5 LEED-Certified Healthcare Facilities
More hospitals each year are embracing sustainable design by achieving the Leadership in Energy and Environment Design (LEED) certification while constructing or retrofitting their facilities. The LEED program is administered by US Green Building Council using a strict set of criteria. As of 2013, only three hospitals had achieved Platinum LEED status, the pinnacle of environmental commitment, while 20 others had been awarded Gold status for their investment in sustainability.
Real Cost of Going Green
According to the US Green Building Council, the capital cost premium of constructing a LEED-certified hospital versus a standard one is about 1%. This cost might seem significant for a multi-million dollar project and, to some, becoming LEED-certified may not justify the extra expense. But LEED Certification is not only about positive public image and bragging rights. Most efforts result in real savings in energy, water usage, and recycled materials while reducing greenhouse gas emissions. These efforts reduce the operating expenses of a major facility over the long run. Here are just 5 of the best LEED-certified medical facilities:
1. Dell Children’s Medical Center of Central Texas
Dell Children’s was the first hospital in the world to achieve LEED Platinum certification. Built in 2004, Dell was created with the vision of being a “green” hospital that would set the standard for sustainability. Believing that children should only be treated in an environment that sets an example for environmental responsibility, Dell believed that only a healthy hospital can truly promote children’s health. Representatives from many other healthcare facilities in the world have toured this facility in recent years to view its innovative construction.
2. Katz Women’s Hospital at North Shore University Hospital in Manhasset, N.Y.
Another Platinum LEED-certified facility, Katz Women’s Hospital, was completed in 2013 with a focus on design and material that maximized sustainability. Using recycled materials and strategies for reducing energy and water usage, the facility boasts hotel-like interiors. Sustainable features include LED lighting, concrete floors made from reconstituted ashes and solar shades that reduce energy requirements. The building is designed with fixtures and appliances that use 50% less water than is normally required by local building codes.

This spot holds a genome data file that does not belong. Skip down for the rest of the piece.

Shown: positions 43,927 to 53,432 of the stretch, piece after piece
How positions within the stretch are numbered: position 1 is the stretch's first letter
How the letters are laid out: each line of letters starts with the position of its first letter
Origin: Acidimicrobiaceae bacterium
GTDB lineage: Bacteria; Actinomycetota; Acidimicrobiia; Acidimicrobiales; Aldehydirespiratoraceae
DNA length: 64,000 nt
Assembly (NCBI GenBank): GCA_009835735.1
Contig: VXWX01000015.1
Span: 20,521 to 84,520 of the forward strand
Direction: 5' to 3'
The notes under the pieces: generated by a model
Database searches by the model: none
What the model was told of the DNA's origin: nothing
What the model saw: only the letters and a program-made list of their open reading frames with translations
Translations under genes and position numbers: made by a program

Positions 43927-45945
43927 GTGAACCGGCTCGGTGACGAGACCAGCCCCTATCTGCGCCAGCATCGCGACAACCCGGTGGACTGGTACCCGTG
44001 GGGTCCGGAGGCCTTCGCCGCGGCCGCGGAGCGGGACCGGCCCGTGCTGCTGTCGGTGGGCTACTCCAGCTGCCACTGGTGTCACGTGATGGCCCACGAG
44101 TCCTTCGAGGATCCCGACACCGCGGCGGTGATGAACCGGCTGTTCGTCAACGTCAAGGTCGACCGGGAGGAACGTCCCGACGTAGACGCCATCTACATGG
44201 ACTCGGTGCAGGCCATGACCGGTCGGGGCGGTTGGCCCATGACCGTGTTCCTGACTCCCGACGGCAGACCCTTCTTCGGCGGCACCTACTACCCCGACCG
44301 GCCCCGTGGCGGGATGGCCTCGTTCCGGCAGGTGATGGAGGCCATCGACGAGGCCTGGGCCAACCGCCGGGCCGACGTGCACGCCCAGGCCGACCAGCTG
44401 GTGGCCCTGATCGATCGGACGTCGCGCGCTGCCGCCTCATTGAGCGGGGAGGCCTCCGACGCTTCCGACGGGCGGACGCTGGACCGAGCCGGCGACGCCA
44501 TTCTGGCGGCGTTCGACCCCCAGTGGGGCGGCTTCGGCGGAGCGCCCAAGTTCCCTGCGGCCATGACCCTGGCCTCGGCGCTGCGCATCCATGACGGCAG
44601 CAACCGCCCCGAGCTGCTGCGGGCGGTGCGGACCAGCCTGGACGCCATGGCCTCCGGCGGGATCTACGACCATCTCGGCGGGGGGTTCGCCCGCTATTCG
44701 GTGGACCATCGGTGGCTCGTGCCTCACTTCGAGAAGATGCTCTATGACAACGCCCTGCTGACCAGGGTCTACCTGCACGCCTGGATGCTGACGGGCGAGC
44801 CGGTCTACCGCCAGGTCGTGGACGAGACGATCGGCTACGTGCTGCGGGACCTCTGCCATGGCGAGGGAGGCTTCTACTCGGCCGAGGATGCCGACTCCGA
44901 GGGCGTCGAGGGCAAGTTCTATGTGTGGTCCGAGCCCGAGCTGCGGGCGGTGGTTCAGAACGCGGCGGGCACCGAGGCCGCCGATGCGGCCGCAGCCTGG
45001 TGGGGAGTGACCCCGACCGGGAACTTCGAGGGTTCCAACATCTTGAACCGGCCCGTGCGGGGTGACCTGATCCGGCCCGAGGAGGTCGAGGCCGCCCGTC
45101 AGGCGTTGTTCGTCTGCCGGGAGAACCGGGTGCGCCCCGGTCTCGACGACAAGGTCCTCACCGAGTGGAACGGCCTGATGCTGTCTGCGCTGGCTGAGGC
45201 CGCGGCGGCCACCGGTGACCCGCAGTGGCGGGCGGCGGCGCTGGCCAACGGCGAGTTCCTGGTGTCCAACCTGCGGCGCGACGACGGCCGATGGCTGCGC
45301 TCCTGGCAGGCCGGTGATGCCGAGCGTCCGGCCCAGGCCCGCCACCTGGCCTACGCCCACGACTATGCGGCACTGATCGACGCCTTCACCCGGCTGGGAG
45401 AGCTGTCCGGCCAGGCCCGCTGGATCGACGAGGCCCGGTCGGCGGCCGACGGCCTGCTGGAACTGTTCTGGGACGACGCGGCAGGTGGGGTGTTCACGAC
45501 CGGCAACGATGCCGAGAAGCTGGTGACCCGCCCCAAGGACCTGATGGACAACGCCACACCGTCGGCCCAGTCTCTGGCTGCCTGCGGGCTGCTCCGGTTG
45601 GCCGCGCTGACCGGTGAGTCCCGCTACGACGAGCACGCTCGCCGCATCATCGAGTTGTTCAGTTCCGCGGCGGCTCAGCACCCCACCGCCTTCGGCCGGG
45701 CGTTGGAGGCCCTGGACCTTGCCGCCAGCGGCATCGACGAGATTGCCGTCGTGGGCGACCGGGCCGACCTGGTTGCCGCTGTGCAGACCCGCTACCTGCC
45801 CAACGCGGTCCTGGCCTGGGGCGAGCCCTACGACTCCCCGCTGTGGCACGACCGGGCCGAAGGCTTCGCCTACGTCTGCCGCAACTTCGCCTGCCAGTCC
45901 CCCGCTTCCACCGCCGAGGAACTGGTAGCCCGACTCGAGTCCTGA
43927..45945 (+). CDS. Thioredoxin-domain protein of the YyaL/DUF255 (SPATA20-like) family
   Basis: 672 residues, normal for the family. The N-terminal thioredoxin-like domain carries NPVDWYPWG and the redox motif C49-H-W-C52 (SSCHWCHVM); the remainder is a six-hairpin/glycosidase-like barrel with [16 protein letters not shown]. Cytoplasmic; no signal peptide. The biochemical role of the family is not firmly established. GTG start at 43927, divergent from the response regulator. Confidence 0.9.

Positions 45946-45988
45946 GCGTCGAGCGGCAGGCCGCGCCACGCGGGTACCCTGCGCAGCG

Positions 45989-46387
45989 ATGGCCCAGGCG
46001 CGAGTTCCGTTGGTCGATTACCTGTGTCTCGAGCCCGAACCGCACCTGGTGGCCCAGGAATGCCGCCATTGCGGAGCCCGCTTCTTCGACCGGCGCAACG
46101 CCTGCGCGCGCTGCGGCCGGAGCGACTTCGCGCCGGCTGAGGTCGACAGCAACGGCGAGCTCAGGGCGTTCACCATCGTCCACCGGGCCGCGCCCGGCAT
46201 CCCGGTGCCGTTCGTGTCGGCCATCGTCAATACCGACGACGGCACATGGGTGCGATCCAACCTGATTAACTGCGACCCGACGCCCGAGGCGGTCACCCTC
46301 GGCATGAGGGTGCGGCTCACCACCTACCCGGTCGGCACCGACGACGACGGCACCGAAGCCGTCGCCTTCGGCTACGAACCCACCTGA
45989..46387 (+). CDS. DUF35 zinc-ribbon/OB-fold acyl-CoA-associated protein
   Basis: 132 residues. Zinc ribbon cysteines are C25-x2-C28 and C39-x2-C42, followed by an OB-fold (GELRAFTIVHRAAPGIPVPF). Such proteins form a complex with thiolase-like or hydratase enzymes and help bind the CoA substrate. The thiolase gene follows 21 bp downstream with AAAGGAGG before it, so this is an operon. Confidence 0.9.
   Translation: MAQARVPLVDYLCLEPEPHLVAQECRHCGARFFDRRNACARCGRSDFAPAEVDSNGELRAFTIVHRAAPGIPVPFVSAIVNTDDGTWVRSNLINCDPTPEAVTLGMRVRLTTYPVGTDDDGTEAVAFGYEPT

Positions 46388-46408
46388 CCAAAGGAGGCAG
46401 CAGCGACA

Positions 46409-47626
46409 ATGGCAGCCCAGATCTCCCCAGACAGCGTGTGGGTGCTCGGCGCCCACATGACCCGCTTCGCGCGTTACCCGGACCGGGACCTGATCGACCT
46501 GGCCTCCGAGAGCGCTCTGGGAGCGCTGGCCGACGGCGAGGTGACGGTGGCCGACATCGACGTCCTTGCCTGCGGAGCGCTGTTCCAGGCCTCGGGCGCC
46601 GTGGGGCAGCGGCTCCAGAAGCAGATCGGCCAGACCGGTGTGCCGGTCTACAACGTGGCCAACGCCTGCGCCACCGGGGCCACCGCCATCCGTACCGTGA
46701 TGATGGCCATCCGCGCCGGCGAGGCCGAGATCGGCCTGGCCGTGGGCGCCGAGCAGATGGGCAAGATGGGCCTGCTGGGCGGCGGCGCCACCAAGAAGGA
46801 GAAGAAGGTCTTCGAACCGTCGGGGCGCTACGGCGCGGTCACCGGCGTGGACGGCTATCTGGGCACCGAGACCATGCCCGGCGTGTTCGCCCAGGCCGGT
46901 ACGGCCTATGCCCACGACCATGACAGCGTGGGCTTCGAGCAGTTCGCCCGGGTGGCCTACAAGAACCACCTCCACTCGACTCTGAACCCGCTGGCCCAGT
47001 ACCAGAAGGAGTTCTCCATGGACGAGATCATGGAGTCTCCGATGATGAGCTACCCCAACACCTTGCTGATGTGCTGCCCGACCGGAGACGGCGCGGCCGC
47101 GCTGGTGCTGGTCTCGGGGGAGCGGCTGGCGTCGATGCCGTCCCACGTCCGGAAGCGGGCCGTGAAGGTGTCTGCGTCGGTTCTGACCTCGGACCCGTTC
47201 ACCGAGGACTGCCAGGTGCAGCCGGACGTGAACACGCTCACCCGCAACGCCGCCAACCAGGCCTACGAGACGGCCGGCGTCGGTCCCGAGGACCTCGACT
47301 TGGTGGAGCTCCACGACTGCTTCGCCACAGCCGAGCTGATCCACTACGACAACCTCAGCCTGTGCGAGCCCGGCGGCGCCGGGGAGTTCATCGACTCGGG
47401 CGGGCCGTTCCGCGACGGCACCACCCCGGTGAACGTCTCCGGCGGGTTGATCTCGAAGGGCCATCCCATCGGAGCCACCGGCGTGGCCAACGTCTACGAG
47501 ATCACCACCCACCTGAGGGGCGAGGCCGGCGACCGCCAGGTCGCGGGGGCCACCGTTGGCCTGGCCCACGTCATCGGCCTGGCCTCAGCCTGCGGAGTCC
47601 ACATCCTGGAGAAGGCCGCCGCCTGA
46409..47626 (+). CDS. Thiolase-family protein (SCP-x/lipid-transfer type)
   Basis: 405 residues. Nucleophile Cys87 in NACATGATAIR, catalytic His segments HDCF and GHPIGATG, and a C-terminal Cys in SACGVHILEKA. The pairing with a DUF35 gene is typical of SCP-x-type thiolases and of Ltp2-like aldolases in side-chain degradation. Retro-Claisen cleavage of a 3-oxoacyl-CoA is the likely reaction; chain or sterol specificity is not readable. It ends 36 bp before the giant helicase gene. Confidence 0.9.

3. Kiowa County Memorial Hospital in Greensburg, Kan.
The original Kiowa County Memorial was completely destroyed by a devastating tornado in 2007. With a massive community commitment to rebuild the facility as environmentally positive as possible, the new hospital was completed in March, 2010. As a result, the Kiowa County Memorial has been awarded the LEED Platinum designation. With technical assistance from the US Department of Energy, the new hospital has incorporated a wide range of energy-saving strategies to reduce consumption with LED lighting, light-sensing dimmers and motion sensors, and an abundance of natural daylight for many areas of the facility. This highly insulated facility employs the most ultra-high efficiency HVAC systems and scientifically managed airflow patterns to reduce heating and cooling costs. Wind power is used to supplement energy usage.
4. Good Samaritan Hospital in Puyallup, Wash.
Winner of a Gold LEED certification, Good Samaritan in Puyallup captures some the abundant rain of the Puget Sound region to supplement cooling the hospital. Other features that contribute to the “green” reputation are two native plant roof gardens, plus construction methods and other energy reducing projects.
5. Joe DiMaggio Children’s Hospital in Hollywood, Fla.
In 2012, the Joe DiMaggio Children’s Hospital was awarded LEED for New Construction Gold Award. The hospital construction strategy incorporated numerous energy-savings features plus water and waste reduction elements. Some of the many innovative strategies included low-VOC materials for paints, sealants and adhesives, water-efficient landscaping, employee bike racks and showers, and low-energy HVAC systems and filters.
Do you have an LEED Healthcare Facilities to add to the list above? Share your knowledge with us in the comments!